Hackers breach Poly Network security and bag over $600 million
After lengthy negotiations, the hacker returned most of the funds
Was it a white hat hack, or a crime?
Why did Poly Network offer the culprit compensation?
YEREVAN (CoinChapter.com) – Poly Network interoperability platform lost over $600 million in various cryptocurrencies on August 10 due to the largest crypto heist in DeFi history. Dubbed “Mr. White Hat” by the network, the hacker returned most of the funds after lengthy negotiations.
In detail, the hacker swiped over $268 million in Ethereum tokens, combined with well over $300 million worth of other cryptocurrencies. They also took an additional $85 million in USDC on the Polygon network.
On Thursday, Poly Network confirmed that most of the funds returned safely. The recovered sum includes $268m worth of Ethereum tokens and $342m in three other tokens.
Tom Robinson, the co-founder of Elliptic, a London-based blockchain analytics firm, told the BBC that a portion of the stolen funds remains in the hacker’s hands.
“The hacker still holds $33.4m of stolen Tether [tokens] – because it has been frozen by Tether themselves,”
In hindsight, the network tried to contact the culprit right after the heist, sending out a tweet and hoping to establish contact with the hacker.
In several public tweets, the Poly Network referred to the hacker as Mr. White Hat, which is not a coincidence. “White hat” is a common name for ethical security researchers. They breach an organization’s security system to discover possible flaws, then confront the company in question, offering details of the hack.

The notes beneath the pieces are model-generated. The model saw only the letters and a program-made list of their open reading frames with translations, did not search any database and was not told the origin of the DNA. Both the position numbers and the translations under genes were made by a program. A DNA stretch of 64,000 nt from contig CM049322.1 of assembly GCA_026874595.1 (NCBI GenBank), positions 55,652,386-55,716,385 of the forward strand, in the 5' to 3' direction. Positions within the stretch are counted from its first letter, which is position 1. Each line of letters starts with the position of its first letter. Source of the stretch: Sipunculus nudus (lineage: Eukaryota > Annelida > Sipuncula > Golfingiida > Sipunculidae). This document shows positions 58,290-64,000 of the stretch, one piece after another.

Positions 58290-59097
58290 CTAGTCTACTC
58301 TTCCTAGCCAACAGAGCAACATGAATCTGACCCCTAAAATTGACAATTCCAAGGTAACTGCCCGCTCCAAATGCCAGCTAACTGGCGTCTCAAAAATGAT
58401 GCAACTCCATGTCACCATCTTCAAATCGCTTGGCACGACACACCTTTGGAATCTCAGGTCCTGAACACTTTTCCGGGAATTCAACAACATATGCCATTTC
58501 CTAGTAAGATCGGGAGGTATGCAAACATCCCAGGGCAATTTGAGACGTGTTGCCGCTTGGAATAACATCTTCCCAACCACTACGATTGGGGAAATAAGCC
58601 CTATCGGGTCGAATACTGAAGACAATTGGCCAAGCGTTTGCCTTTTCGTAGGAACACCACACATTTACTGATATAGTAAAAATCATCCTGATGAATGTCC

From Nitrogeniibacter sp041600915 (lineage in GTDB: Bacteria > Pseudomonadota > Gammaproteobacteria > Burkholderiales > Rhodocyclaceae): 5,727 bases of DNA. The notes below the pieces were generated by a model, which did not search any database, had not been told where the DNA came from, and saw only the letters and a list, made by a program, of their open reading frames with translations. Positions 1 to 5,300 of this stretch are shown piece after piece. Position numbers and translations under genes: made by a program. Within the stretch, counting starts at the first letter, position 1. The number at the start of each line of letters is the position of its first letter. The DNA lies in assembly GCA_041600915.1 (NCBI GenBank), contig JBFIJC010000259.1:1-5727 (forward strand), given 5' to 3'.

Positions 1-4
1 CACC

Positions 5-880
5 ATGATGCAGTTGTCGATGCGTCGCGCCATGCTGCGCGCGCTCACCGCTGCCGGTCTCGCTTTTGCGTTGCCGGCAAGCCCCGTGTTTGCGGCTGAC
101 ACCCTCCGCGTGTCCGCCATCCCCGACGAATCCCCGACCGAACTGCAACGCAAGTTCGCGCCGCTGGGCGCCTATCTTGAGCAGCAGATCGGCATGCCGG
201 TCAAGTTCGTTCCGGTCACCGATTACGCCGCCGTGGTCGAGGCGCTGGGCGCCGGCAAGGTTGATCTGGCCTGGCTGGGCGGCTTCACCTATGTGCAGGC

The response didn’t keep Poly waiting. Instead, according to the hacker’s claim, they committed the crime “for fun” and slapped the Poly Network to increase their security measures.
Poly Network allegedly offered the hacker compensation for returning the stolen funds.
“Since we believe that your action is white hat behaviour, we plan to offer you a $500,000 [reward] “
was the exact message from the Network, according to Mr. White Hat.
While Poly’s motives behind calling the hacker White Hat are clear, not all experts agree with the premise. For example, Katie Paxton-Fear, a white hat hacker herself and a lecturer at Manchester Metropolitan University found the comparison quite inaccurate.
She commented that the hacking process for the benefit of security is fundamentally different from the Poly heist. The lecturer added that the essential rule is to “no harm.” Unfortunately, the crypto hacker didn’t follow that rule, putting users’ assets at risk.
Moreover, the Poly Network’s offer of compensation also sparked controversy. Ms. Paxton-Fear called Poly’s move “paying off.” However, Charlie Steele, a former FBI and Department of Justice official was concerned about the illegality of Poly’s actions.
“Private companies have no authority to promise immunity from criminal prosecution,”
As the most notorious DiFi hack details continue to unfold, more information on the case emerges. However, the person behind the hack is still anonymous, and the Poly Network’s actions evoke further discontent. The culprit returned most of the stolen funds but still holds on to a partially frozen portion by the Tether blockchain.
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